Background: Blunt thoracic aortic injuries (BTAIs) are the second most common cause of death due to blunt-force trauma in the United States. Patients with minimal injuries do not typically require surgical repair, whereas patients with severe injuries are treated emergently. Moderate aortic injuries are repaired in a semielective fashion, but the optimal management of patients with moderate BTAI with associated intracranial hemorrhage (ICH) is unknown. We sought to analyze the management and outcomes of patients presenting with concomitant moderate BTAI and ICH.
Methods: Consecutive patients who received a thoracic endovascular aortic repair (TEVAR) at our institution for treatment of moderate BTAI between January 2014 and December 2017 were retrospectively reviewed as part of an institutional review board-approved protocol. Patients were classified by our BTAI classification into "minimal", "moderate", or "severe". ICH was identified on computed tomography scan and its severity determined by the neurosurgical team. Outcome measures included surgical timing and surgical outcomes.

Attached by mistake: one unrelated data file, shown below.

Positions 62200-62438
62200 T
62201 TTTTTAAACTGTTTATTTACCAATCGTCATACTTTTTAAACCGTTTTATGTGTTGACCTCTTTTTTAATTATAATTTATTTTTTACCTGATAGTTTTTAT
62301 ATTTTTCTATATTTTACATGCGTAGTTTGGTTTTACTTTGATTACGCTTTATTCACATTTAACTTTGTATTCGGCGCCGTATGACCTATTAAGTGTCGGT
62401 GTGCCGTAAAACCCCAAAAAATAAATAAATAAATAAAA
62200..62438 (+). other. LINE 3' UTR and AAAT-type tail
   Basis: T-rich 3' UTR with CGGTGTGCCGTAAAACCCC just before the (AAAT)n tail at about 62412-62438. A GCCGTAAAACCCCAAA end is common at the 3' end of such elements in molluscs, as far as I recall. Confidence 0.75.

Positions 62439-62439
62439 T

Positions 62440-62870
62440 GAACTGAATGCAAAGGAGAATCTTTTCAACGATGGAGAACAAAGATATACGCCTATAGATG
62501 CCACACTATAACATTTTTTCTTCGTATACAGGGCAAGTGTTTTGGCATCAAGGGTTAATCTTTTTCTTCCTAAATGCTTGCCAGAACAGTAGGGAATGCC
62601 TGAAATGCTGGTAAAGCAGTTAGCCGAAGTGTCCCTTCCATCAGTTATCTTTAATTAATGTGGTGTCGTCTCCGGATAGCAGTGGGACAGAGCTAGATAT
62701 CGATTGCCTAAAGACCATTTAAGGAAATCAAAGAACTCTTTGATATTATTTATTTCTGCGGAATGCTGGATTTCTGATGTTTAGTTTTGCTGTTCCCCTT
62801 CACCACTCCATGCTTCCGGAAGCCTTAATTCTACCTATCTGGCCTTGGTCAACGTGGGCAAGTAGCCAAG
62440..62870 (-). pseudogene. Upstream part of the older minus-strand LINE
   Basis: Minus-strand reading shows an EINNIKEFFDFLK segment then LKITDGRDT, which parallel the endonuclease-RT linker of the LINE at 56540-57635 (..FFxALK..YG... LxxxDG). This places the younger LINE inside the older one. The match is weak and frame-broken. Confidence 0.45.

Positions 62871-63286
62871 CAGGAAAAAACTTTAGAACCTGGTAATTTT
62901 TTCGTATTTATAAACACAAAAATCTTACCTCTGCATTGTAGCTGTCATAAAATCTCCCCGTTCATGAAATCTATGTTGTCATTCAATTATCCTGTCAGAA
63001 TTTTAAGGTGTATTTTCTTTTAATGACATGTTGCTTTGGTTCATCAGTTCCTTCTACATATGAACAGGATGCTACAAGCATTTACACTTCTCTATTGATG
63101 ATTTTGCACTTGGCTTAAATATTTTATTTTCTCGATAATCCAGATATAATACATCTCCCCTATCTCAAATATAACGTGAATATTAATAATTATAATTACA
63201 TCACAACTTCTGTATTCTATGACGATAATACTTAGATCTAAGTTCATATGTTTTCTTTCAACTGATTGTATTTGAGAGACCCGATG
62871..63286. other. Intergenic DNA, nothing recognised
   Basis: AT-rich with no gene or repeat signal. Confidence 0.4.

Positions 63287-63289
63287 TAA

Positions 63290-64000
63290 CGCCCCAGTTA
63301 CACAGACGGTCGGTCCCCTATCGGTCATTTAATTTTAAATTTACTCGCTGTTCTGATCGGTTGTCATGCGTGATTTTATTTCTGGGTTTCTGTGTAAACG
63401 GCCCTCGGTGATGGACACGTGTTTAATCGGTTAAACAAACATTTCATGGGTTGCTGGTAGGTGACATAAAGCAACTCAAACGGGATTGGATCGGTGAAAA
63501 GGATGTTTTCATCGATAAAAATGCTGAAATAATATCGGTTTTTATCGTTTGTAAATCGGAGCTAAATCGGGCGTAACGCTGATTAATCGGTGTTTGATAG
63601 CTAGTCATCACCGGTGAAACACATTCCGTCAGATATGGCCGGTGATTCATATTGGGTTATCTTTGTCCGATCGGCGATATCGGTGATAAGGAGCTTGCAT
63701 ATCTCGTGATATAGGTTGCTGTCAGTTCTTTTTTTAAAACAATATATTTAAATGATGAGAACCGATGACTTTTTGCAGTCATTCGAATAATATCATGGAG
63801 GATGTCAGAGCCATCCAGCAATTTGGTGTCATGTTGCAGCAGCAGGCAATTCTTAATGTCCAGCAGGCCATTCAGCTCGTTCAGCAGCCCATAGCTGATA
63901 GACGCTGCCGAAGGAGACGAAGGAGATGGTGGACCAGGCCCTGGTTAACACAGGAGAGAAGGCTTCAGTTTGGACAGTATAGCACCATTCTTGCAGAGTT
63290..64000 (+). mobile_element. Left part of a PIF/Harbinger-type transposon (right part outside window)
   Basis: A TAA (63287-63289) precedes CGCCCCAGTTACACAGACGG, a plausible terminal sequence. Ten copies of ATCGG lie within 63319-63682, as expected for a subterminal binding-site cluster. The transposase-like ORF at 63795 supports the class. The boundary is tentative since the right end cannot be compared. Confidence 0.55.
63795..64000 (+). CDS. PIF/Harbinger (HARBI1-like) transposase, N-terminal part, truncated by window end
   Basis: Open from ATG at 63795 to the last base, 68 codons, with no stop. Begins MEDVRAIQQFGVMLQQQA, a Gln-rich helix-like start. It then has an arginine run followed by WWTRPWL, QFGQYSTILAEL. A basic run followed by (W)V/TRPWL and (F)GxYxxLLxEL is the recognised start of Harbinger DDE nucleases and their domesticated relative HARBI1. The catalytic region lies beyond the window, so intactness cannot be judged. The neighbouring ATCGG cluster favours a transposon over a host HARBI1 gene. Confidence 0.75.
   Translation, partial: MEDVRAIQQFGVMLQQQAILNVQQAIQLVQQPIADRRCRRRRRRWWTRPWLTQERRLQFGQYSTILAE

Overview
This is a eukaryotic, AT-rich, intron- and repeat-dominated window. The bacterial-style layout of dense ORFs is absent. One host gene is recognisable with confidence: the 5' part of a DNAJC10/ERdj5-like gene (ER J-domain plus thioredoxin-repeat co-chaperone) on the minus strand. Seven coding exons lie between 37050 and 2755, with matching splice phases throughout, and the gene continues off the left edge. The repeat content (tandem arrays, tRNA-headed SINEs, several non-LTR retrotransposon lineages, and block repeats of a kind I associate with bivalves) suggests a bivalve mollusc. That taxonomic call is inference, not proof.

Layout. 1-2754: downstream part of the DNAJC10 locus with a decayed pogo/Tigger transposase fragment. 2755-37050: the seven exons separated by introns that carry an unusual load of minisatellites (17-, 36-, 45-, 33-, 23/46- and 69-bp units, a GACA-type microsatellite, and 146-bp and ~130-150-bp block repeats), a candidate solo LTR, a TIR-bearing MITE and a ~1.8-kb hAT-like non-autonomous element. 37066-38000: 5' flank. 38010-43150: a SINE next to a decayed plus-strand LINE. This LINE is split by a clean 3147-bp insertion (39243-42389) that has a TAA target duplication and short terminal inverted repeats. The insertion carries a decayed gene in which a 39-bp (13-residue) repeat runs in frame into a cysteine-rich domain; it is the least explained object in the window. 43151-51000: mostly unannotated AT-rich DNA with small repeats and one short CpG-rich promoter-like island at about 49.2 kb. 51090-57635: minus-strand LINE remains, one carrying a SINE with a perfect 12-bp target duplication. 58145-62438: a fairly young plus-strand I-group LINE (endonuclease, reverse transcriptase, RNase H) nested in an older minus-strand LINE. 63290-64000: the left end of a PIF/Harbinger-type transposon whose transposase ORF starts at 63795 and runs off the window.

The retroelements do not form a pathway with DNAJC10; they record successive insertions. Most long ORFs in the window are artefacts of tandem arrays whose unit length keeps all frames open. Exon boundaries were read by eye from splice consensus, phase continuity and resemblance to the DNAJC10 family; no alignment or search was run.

Results: Fifty-two patients had a moderate BTAI and underwent TEVAR, 20 (38 %) of whom presented with ICH. Median time from admission to surgery was 58.5 hr for patients with ICH and 26.5 hr for non-ICH patients. Intraoperative heparin was administered in all patients without ICH and in 19 of 20 (95%) patients with ICH after the ICH met criteria for stability. Protamine reversal was utilized in 80% of patients with ICH and 75% of non-ICH patients. No patient developed ischemic stroke or spinal cord ischemia. Worsening ICH was seen in only one patient, who also received heparin infusion for pulmonary embolus 24 hr before TEVAR. There were no aortic-related mortalities in either group. Thirty-day all-cause mortality was 5% for patients with ICH and 3% for non-ICH patients.
Conclusions: Patients with moderate BTAI and stable ICH are not at increased risk of TEVAR-related complications. Administration of intraoperative heparin during TEVAR appears to be safe and does not worsen ICH.
Copyright © 2020. Published by Elsevier Inc.